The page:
In Jerusalem, where many languages are spoken among residents and approximately 39% are native Arabic speakers, government and municipal services and healthcare are provided largely in Hebrew, and service providers do not speak any Arabic. Lissan advances linguistic justice by providing essential Hebrew language skills to residents of East

Jerusalem, and assisting them to access their basic, fundamental rights. Lissan also provides Arabic language courses to our growing community, to begin to bring more Arabic into the Hebrew speaking community. Parallel, we work with the Municipality of Jerusalem, raising awareness of the lack of linguistic justice and providing Hebrew language courses throughout East Jerusalem. There is still a long road towards creating a diverse society in which language accessibility is available for all.

A hand taking notes in a Hebrew studies textbook

Theory of Change

If we provide subsidized Hebrew courses to East Jerusalemite women that are culturally fit and meet their needs, and if we accompany courses with information about accessing rights, employment and academic prep,

then more women will be able to confidently navigate the public sphere in Jerusalem, access rights and resources, better their socio-economic status, and find work and pursue higher education.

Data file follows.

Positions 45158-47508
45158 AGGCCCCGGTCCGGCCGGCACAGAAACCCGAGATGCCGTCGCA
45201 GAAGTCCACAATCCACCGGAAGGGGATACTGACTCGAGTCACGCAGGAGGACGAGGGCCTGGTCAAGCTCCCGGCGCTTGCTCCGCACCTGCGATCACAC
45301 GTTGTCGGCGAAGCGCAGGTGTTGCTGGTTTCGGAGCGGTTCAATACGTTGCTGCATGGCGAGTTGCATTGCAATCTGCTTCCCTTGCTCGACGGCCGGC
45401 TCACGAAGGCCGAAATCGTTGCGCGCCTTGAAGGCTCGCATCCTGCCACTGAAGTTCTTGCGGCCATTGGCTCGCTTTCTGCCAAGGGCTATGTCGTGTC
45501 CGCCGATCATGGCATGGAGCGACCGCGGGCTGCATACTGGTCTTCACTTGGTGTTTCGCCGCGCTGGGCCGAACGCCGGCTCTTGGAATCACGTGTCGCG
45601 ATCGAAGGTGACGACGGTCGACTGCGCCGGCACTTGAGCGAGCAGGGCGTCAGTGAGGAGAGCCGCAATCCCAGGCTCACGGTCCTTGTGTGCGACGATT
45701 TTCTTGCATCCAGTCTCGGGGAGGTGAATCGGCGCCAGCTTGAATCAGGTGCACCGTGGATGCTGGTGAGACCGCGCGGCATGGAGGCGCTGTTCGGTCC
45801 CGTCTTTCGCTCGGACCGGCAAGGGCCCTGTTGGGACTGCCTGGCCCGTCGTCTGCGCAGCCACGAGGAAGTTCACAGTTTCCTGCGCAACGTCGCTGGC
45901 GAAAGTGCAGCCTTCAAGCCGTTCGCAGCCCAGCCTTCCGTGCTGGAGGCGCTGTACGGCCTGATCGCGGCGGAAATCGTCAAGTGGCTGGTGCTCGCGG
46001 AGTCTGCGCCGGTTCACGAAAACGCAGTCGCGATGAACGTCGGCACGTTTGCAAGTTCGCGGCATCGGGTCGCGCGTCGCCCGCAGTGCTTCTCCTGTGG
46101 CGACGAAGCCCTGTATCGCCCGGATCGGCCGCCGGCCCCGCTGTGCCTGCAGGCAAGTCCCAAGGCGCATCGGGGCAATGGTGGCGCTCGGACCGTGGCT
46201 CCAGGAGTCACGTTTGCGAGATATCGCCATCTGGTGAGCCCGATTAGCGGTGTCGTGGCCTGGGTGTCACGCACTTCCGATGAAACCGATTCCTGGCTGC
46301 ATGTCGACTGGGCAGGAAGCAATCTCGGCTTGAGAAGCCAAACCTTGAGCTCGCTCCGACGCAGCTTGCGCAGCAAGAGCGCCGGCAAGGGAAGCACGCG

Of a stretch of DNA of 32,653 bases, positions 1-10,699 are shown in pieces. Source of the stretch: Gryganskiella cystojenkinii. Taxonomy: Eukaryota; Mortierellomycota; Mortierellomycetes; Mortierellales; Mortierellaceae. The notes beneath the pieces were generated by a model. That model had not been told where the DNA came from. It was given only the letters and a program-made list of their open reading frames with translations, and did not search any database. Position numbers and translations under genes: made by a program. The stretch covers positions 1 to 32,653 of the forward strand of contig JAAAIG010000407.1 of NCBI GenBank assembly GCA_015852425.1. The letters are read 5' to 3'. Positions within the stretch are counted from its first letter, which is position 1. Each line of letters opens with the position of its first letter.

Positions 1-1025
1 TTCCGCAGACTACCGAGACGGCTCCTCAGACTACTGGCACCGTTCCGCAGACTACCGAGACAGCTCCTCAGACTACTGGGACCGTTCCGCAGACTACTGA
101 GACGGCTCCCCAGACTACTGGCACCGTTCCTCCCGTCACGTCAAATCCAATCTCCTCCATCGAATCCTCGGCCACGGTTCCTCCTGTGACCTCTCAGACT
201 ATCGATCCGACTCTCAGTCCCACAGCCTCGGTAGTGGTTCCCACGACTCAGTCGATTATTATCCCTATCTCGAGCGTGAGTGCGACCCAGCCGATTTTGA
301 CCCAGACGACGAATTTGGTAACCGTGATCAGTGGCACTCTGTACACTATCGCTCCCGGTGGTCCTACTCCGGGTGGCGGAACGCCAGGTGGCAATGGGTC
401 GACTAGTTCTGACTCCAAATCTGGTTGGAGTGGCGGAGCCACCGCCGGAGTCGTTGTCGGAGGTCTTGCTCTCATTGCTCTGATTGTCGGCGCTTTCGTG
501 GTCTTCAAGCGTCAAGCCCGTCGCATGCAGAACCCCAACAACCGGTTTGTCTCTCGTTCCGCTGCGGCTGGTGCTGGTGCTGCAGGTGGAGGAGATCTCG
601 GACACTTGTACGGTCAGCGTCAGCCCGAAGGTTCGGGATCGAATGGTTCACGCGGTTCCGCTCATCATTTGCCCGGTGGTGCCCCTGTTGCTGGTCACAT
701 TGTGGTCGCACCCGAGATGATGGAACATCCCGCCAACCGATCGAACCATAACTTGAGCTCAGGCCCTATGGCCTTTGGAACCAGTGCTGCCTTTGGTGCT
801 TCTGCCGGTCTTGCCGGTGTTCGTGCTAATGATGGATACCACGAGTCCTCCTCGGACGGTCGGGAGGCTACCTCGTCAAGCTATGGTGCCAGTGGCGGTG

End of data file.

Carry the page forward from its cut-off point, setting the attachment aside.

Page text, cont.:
If we create a strong and stable community of Jewish and Palestinian Jerusalemites,

then Jerusalem residents will be able to better communicate and work together towards a more equal Jerusalem via linguistic justice.

If we expose authorities to the realities and needs of East Jerusalemites,

then they will adapt/change the existing policies and services to fit East Jerusalemites’ needs. We will work together to provide subsidized Hebrew courses in East Jerusalem that meet the needs of residents.

Lissan’s Goals

Increased independence and familiarity among East Jerusalemite Palestinian women in accessing rights, employment, education, and navigating the public domain as a result of language skills gained in Lissan’s practical and accessible Hebrew language courses.

A larger, stronger, and more engaged community of Jews and Palestinians working together to advance the shared goal of advancing linguistic justice in Jerusalem, allowing positive encounters between Jews and Palestinians, and creating a safe space for all community members.


A community of highly trained Hebrew teachers, culturally and pedagogically, with a better knowledge and understanding of East Jerusalem.


A rich and expansive collection of culturally fit and topically relevant teaching materials for East Jerusalemite Palestinian women and other groups that have an increased need for Hebrew language learning. Development of pedagogical materials and training teachers to teach Hebrew in East Jerusalem according to Lissan’s pedagogical principles and unique tools.


Heightened awareness of the realities and needs of East Jerusalemite Palestinians among the relevant authorities, decision and policy makers on the municipal level, and a desire to advance change.

Two women wearing hijabs stand in a classroom looking at a textbook with a whiteboard with Hebrew and Arabic in the background

Lissan’s Action Principles

Grassroots activity